• What is the price I am paying, or will pay, for not starting / ending? Take a step back and take a look at the long-term picture. Remember that it is a short-term answer, so looking at what you are losing in the future, or what you will face if you do not fulfill your responsibilities, is a fundamental step to rationalize the problem.
  • What would I like to feel? When the deadline comes, how would I like to be? Analyze if you want to be satisfied, frustrated, disappointed, or happy with the work you did. From there you should ask yourself…
  • What actions should I do to feel this way? And this is the step that we will talk about later. Each task has its specific situations, so determining from the beginning what you must achieve to feel good about yourself is essential to reach your goal.
  • Finally, despite being your responsibility, how committed are you to fulfill it? Quantify it perhaps from 1 to 10, and clearly reflect your level of commitment. Sometimes you feel that it is not worth it, but ponder pros and cons and thus evaluate why or why you should not start working on achieving the goal, or accomplishing what you must do.

Now yes, once we find the root of our procrastination problem, there are certain paths that you can follow in order to start working and finish what you have to do.

1.- Manage emotions, manage fear, know yourself

If procrastination is the product of fear of a negative emotion, the first thing to do is carefully reflect on the future. Of those negative emotions that, in case of not doing the task on time, you will suffer. Also, if you think that the task will not go well, or that it will not meet your expectations, this will happen in the same way if you do not try. Remember that failure is the basis of success, and you learn from mistakes. If you are not wrong, you are not growing. You don’t know what you can achieve. This applies to both an important task and a more long-term goal: studying a postgraduate degree, creating a company, starting a project…

Also, it is important that you know yourself. Sometimes what you like is the pressure of doing everything at the last minute, the adrenaline. If this is the case, think about starting earlier: a week is adequate for certain projects, a couple of weeks for others. The important thing is that you can even organize procrastination, so that without realizing it it no longer counts as such. You will become more productive this way, because you will have a guide of what to do.

2.- Manage the size of the task

Sometimes, the lack of desire to start is due to the size of the project you will do. Imagine you want to build a hotel. How to start? Is the hotel built in one day? Of course not! Everything that is built is done in parts. First the foundations and foundations, then the hard work (the “black” work), then add the finishes and finishing touches. All your projects look the same! If you think that you have to do something, but not how to start or you are not sure what to do first, most likely you are going to get frustrated and you will never start the task.

A first step to avoid this uncertainty is to divide the task into parts, determining what steps you must take to finish it. The more specific the better. Try not to put in tasks such as “write the first page” or ” sign up for a GMAT course.” Be more specific: “write the introduction that will contain points X & Y”, “research the best courses to prepare.”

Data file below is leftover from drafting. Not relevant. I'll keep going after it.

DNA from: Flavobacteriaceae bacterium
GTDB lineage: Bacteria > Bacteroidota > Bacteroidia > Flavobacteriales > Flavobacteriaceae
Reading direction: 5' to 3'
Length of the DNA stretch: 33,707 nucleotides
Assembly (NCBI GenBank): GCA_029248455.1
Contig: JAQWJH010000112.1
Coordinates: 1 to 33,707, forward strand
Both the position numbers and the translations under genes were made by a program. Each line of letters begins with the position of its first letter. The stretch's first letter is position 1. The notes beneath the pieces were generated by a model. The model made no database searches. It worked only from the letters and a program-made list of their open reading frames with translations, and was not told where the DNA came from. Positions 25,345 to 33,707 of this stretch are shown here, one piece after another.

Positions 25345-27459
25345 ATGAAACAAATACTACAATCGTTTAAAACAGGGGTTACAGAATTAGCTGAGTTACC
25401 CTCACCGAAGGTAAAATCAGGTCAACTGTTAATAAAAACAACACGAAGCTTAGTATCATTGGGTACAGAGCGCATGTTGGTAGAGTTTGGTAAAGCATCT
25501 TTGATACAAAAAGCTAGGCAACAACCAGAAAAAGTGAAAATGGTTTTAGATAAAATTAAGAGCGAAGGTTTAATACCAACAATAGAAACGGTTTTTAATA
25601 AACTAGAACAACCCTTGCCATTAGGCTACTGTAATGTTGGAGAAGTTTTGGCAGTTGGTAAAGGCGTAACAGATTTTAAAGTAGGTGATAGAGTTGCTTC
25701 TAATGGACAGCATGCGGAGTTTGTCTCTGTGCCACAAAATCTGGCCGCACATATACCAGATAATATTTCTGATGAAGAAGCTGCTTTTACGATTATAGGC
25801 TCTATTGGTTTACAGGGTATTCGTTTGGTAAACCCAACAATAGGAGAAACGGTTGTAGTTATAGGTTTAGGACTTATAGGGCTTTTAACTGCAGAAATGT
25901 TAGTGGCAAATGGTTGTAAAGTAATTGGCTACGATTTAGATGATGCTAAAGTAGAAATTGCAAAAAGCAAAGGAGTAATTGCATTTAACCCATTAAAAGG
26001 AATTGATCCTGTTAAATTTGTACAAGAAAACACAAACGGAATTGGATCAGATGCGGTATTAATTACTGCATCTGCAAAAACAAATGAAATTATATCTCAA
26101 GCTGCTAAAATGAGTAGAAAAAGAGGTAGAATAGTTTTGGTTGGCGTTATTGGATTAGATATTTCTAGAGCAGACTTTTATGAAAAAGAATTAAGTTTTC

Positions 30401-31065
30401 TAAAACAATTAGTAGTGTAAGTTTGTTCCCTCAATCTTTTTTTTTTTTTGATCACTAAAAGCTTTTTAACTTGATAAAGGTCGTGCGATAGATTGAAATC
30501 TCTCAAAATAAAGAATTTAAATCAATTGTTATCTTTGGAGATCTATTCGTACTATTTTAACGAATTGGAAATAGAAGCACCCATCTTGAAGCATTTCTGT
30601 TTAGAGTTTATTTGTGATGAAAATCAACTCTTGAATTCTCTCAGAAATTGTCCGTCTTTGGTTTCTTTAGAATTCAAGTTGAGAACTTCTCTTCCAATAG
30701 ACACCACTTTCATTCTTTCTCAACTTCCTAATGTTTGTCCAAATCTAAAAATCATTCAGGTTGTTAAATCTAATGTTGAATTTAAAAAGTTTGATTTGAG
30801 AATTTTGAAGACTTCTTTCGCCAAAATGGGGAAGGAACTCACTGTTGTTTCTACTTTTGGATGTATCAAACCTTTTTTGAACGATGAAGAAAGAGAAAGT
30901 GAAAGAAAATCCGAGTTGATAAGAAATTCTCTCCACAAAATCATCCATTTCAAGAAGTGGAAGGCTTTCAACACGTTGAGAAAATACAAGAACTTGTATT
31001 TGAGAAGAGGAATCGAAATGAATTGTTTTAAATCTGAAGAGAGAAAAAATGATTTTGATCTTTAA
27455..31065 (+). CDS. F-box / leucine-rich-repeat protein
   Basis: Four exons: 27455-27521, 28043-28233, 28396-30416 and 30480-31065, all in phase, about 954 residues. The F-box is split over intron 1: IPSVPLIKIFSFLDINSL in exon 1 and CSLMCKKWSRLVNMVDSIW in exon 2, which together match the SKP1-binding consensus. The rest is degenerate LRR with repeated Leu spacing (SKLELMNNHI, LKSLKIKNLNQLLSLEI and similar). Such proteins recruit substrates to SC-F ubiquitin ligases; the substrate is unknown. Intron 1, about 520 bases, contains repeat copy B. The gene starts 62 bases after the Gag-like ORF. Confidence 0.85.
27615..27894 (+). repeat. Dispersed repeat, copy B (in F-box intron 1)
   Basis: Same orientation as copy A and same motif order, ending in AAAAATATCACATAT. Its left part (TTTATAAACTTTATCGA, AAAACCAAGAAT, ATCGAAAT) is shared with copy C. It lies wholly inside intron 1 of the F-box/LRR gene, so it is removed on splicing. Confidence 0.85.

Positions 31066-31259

Avoid being overwhelmed by the size of a task!

3.- Manage time

Here we can talk about two topics: time in general, and the daily achievement of your goals.

Following the line of dividing tasks into small parts, you have to put deadlines first, even if they don’t exist for certain activities. Something important, and a tip that we share with you, is to put everything in a matter of small units of time. If they are days or hours better. Studies show that the brain has a greater sense of urgency when it expresses itself at this time. An example. You are 27 years old. Is it time to start saving for when you retire, in 30 years? Now imagine that you want to be a millionaire, and you only have 10,950 days to do it. Which of the two activities did you feel more urgent? If you do the math, both activities involve the same time, but surely being a millionaire seemed more rushed.After all, the days are numbered, and they pass quickly.

To meet deadlines, don’t rely on your self-discipline. If you are a procrastinator, this will surely be one of your biggest problems. The solution is to commit to someone to comply. You can defeat yourself, or find thousands of excuses for not meeting a certain deadline. However, it is more difficult for you to look bad to a friend, or to find credible and non-repetitive excuses for not having to do something. Insist him, too, that only if you meet your deadlines can he leave you alone.

Now, in the case of what you have to do on a daily basis to achieve your goals, you must set daily goals. For this, once you have divided your goal into more specific actions, the night before (or the week before, depending on how advanced you are with your management of procrastination ) set 3 very narrow objectives and write them down. Don’t just think about them. We emphasize: write them! and keep them in mind during the day or the week. The reward for this comes from two sources: you will feel productive when you do all 3 activities, even if you have to do more (avoiding frustration), and you will be able to be certain of what you should be doing. At the end of the day, visualize what you did and did not accomplish.